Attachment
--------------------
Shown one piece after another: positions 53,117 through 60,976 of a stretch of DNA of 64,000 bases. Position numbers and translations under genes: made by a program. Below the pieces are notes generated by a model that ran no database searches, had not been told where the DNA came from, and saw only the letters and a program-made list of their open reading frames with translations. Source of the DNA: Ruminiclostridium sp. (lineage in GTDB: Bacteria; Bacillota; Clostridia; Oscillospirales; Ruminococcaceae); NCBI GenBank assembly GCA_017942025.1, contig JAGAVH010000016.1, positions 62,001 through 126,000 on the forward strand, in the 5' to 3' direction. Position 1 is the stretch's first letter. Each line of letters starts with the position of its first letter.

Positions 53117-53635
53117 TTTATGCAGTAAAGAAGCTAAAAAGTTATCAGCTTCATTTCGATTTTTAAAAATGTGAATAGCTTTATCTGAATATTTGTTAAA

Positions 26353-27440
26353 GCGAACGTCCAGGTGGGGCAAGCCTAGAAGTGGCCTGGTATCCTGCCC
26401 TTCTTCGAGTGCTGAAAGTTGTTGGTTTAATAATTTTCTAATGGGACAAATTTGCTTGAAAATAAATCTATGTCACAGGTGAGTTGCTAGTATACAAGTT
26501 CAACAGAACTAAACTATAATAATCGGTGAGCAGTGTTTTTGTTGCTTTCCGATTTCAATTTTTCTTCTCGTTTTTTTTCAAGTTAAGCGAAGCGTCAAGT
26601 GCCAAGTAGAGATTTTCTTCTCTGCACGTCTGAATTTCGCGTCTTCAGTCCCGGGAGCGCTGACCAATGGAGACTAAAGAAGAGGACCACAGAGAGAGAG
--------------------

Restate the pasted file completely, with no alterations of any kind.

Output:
Shown one piece after another: positions 53,117 through 60,976 of a stretch of DNA of 64,000 bases. Position numbers and translations under genes: made by a program. Below the pieces are notes generated by a model that ran no database searches, had not been told where the DNA came from, and saw only the letters and a program-made list of their open reading frames with translations. Source of the DNA: Ruminiclostridium sp. (lineage in GTDB: Bacteria; Bacillota; Clostridia; Oscillospirales; Ruminococcaceae); NCBI GenBank assembly GCA_017942025.1, contig JAGAVH010000016.1, positions 62,001 through 126,000 on the forward strand, in the 5' to 3' direction. Position 1 is the stretch's first letter. Each line of letters starts with the position of its first letter.

Positions 53117-53635
53117 TTTATGCAGTAAAGAAGCTAAAAAGTTATCAGCTTCATTTCGATTTTTAAAAATGTGAATAGCTTTATCTGAATATTTGTTAAA

Positions 26353-27440
26353 GCGAACGTCCAGGTGGGGCAAGCCTAGAAGTGGCCTGGTATCCTGCCC
26401 TTCTTCGAGTGCTGAAAGTTGTTGGTTTAATAATTTTCTAATGGGACAAATTTGCTTGAAAATAAATCTATGTCACAGGTGAGTTGCTAGTATACAAGTT
26501 CAACAGAACTAAACTATAATAATCGGTGAGCAGTGTTTTTGTTGCTTTCCGATTTCAATTTTTCTTCTCGTTTTTTTTCAAGTTAAGCGAAGCGTCAAGT
26601 GCCAAGTAGAGATTTTCTTCTCTGCACGTCTGAATTTCGCGTCTTCAGTCCCGGGAGCGCTGACCAATGGAGACTAAAGAAGAGGACCACAGAGAGAGAG